In the competition for attention, one means of attracting and maintaining interest is to adopt a position that is contrary to either the so-called "conventional wisdom," or a trendy view. Now, that's not to say that contrary positions are illegitimate; indeed, they are often more legitimate than the prevailing view, the war in Iraq being one example (The original view of the George W. Bush administration. Not the current view, which has the benefit of hindsight.). Nevertheless, sometimes it is applied to much less significant matters, often to do little more than attract some attention.
I thought of this today as I read an opinion piece in the New York Times, Can We End the Meditation Madness? Note the alliterative provocation, "meditation madness."
In his piece, Mr. Adams, says he is "being stalked by meditation evangelists." He concludes by writing,
"Evangelists, it’s time to stop judging. The next time you meet people who choose not to meditate, take a deep breath and let us relax in peace."
These "evangelists" that are troubling him are not people who meditate. Meditation, when practiced regularly, fosters a robust sense of equanimity. Even infrequent practice, by someone who has previously meditated regularly, will sustain an awareness of equanimity and mindfulness of the futility of judging.
The people who he's criticizing, assuming they are not merely straw men, are not people who truly meditate. They are people in the throes of desire, undertaking a new activity seeking something and, having done so, also seeking to have their choices validated by others. One might say, were Mr. Adams to practice meditation, he wouldn't find these individuals so troubling. As it is, he might be grateful to them for providing him something to write about, and presumably earn some modest remuneration from the NY Times.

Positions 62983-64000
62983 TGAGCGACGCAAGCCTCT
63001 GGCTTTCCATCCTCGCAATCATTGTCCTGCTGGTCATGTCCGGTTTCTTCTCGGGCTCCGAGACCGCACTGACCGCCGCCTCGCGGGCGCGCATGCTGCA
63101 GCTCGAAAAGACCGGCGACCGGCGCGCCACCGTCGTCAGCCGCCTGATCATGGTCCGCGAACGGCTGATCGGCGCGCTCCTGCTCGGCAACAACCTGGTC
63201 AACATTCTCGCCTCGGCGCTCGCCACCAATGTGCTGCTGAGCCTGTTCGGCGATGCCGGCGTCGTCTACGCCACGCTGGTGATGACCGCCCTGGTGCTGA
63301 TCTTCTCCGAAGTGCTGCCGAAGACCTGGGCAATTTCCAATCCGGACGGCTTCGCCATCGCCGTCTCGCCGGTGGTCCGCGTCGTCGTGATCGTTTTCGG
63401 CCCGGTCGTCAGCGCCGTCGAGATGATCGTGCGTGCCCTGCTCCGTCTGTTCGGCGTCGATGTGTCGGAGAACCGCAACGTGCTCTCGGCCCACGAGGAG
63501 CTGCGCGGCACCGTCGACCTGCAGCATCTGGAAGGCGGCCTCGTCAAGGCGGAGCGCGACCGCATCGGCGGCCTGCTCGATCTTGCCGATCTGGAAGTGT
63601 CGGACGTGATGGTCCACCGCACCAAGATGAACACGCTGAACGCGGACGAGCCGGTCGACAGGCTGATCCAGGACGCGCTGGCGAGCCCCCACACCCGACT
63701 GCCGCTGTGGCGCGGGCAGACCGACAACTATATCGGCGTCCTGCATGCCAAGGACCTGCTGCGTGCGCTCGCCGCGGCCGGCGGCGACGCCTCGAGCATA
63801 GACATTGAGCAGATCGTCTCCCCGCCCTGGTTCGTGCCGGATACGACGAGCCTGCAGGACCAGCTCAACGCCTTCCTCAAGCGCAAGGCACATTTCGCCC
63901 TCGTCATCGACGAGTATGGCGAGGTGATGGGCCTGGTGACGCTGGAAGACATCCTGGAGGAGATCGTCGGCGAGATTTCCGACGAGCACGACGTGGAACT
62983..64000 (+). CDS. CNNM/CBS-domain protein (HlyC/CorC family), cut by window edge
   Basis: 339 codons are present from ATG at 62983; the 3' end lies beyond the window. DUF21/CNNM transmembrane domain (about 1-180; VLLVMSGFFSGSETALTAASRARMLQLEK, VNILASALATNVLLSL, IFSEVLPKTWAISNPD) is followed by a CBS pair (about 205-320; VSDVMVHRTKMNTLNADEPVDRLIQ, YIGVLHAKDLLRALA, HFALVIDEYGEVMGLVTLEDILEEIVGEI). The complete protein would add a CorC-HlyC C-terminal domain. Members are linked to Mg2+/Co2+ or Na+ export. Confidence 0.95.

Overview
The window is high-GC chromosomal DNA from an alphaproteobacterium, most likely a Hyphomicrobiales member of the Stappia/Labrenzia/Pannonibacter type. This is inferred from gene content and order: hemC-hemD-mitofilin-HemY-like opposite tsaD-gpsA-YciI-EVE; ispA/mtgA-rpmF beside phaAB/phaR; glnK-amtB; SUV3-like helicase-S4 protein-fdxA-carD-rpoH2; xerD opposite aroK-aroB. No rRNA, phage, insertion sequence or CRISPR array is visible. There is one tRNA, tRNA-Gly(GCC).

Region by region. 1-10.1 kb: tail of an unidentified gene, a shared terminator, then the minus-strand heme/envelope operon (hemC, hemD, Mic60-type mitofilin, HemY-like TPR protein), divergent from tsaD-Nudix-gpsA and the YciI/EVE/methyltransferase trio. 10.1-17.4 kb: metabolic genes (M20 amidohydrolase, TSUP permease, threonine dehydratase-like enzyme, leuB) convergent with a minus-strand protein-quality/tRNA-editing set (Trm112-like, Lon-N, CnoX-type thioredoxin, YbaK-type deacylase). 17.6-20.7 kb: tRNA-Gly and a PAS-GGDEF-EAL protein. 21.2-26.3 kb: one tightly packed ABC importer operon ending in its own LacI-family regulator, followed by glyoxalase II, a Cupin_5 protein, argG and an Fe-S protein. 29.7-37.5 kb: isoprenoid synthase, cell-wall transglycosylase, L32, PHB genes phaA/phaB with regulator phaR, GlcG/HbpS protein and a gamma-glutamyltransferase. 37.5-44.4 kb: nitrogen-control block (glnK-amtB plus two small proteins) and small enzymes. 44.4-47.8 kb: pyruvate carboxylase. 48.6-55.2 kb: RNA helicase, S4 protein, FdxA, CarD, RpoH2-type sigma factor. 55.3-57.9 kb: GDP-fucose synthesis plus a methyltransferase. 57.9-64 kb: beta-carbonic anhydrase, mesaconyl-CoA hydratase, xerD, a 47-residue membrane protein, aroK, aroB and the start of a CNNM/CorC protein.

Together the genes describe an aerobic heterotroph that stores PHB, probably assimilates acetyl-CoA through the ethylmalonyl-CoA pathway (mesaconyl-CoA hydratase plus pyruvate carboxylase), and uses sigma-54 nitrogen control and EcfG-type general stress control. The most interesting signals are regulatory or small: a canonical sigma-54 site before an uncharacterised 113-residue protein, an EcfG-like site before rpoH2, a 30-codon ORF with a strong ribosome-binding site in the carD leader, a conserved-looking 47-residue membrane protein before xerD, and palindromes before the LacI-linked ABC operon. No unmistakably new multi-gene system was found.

What one learns in meditation is to observe and let go. One "observes" one's own thoughts arising unbidden and then, through conscious effort at focusing on one's breath or some other object, choosing not to engage with those thoughts, instead noticing them pass away, replaced by another unbidden thought, again to be observed and allowed to pass away.
One is cultivating the "conscious" ability not to engage with the random chatter that occurs in the reactive mind. Judgmental thoughts may arise, but unless one engages them, they merely pass away. Engaging with them seldom changes anything for the better. Dr. James Vornov, I believe, called this "widening the space between stimulus and response."
Mindfulness is choosing to inhabit the space between stimulus and response.
Something worth thinking about in the age of social media, internet "shaming" and the like.